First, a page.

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Libby Turned Down Again, Getting Closer to Jail

Is Scooter Libby really going to jail now? Today a three-judge panel of the U.S. Court of Appeals in Washington, DC, turned down Libby's request to remain free on bond while his attorneys appeal his conviction on obstruction of justice charges. In a two-sentence ruling, the three judges said that Libby "has not shown that the appeal raises a substantial [legal] question." This means that Libby will have to report to a federal penitentiary as soon as the Bureau of Prisons finds a spot for him, and that could occur within weeks.

Libby's defenders--the folks who claimed he was wrongfully investigated, then wrongfully indicted, then wrongfully convicted by a jury, then wrongfully sentenced to 30 months and a $250,000 fine--will no doubt say this matter was wrongfully decided by these three judges (one of whom was a Ronald Reagan appointee and one of whom was a George H.W. Bush appointee). But (hopeless) legal arguments aside, this ruling will cause the neocons (and their conservative allies) to intensify the campaign for a Libby pardon. (I recently detailed the Let Libby Go crusade here.) Now the Libby Lobby will pump up the volume, pressing George W. Bush to intervene.

Libby's champions seem to be motivated, in part, by an intense sense of personal betrayal. Libby partisans have essentially accused Bush of being an ingrate and coward for not rushing to the rescue of Vice President Dick Cheney's former chief of staff. With the clock ticking on Jail Day for Libby, the Save Scooter advocates can be expected to voice further their frustration and resentment.

Will Bush yield? There's no telling. So far he's kept his distance from the Libby case--which stands as a reminder that Bush led the nation to an unpopular war on the basis of misrepresentations and false statements. But one thing's for sure: if Bush doesn't pardon this former White House aide, he will receive plenty of abuse from people who once hailed him for initiating the war they had craved for years. The pro-war neocons often appear distant from the disastrous consequences of the invasion of Iraq, including the civilian casualties of the war. But when it comes to the plight of Libby, an architect of the war convicted of lying, they feel his pain so passionately. We are all Scooter!, they practically proclaim. And in a way, they're right.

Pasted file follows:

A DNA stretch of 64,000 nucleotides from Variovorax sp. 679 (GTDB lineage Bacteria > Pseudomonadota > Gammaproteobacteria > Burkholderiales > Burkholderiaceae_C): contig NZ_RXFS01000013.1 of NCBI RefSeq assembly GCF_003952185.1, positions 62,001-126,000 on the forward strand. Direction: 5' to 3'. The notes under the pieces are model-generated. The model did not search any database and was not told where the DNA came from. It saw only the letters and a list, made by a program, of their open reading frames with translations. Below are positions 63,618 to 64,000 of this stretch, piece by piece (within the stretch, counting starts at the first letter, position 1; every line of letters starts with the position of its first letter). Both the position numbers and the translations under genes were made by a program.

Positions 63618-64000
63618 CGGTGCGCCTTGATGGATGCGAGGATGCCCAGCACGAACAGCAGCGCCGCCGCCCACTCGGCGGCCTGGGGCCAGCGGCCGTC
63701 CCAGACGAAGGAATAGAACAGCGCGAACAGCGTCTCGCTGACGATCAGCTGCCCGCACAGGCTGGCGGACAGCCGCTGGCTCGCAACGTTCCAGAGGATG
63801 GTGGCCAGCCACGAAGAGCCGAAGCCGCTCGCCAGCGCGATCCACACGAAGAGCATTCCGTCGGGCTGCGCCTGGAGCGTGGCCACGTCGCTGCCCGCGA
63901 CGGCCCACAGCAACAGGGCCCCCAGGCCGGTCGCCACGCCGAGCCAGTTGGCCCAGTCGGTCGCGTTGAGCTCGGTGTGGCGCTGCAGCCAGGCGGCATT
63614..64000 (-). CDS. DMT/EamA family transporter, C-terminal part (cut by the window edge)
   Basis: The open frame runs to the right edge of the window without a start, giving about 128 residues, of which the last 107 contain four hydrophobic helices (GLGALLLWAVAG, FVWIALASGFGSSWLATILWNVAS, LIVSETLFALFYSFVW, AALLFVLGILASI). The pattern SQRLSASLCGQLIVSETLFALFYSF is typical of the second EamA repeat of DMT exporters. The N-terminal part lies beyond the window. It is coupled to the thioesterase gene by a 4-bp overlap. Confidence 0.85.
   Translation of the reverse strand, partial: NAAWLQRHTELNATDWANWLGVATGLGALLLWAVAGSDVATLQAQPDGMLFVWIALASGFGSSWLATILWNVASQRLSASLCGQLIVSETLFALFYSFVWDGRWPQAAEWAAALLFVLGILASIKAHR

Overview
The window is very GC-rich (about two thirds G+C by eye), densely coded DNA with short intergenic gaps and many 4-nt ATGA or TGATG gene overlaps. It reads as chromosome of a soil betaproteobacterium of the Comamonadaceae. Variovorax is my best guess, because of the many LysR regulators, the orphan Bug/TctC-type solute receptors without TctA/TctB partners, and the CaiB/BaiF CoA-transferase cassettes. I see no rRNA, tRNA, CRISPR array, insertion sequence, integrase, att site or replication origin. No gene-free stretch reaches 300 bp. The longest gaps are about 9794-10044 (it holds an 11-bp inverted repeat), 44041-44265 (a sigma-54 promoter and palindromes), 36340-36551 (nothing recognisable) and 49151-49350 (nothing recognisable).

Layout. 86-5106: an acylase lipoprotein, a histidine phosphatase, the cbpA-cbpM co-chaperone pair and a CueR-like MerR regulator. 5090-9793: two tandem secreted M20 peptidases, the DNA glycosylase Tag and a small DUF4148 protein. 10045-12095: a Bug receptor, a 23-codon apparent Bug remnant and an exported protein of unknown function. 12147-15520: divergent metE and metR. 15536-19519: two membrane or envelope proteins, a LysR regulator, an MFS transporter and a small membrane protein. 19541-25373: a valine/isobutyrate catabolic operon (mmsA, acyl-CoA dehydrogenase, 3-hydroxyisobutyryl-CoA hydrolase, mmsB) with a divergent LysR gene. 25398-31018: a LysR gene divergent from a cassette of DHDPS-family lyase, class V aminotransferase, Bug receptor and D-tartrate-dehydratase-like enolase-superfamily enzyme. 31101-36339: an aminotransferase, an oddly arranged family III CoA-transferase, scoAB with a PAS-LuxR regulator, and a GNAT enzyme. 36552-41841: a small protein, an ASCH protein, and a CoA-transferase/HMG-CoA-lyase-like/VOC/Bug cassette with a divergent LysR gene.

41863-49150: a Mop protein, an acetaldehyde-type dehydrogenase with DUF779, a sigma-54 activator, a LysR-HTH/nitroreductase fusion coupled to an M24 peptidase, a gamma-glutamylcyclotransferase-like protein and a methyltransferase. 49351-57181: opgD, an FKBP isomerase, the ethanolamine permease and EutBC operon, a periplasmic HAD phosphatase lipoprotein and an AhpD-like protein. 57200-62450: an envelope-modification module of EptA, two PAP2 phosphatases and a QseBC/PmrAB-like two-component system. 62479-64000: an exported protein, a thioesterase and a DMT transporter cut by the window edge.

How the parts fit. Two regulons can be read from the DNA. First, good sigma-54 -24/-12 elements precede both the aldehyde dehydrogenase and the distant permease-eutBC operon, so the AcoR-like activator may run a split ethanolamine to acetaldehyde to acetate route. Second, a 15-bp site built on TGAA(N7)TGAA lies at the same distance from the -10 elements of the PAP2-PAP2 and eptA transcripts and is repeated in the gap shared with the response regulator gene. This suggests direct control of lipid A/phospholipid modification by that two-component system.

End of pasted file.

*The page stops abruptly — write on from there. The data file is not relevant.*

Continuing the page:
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JUST OUT IN PAPERBACK: HUBRIS: THE INSIDE STORY OF SPIN, SCANDAL, AND THE SELLING OF THE IRAQ WAR by Michael Isikoff and David Corn. The paperback edition of this New York Times bestseller contains a new afterword on George W. Bush's so-called surge in Iraq and the Scooter Libby trial. The Washington Post said of Hubris: "Indispensable....This [book] pulls together with unusually shocking clarity the multiple failures of process and statecraft." The New York Times called it, "The most comprehensive account of the White House's political machinations...fascinating reading." Tom Brokaw praised it as "a bold and provocative book." Hendrik Hertzberg, senior editor of The New Yorker notes, "The selling of Bush's Iraq debacle is one of the most important--and appalling--stories of the last half-century, and Michael Isikoff and David Corn have reported the hell out of it." For highlights from Hubris, click here.

Obama Hits Another Homer

Barack Obama hit another one out of the park. By now you've heard all about the $32.5 million the Illinois Senator's campaign raised in the second quarter of this year. That's five million more than the big kahuna, Hillary Clinton, who was easily supposed to win the money chase. And well more than three times the amount of John Edwards.

Obama tapped over a quarter million donors en route to smashing all primary fundraising records. That's a very impressive number. But let's not lose sight of what it all means.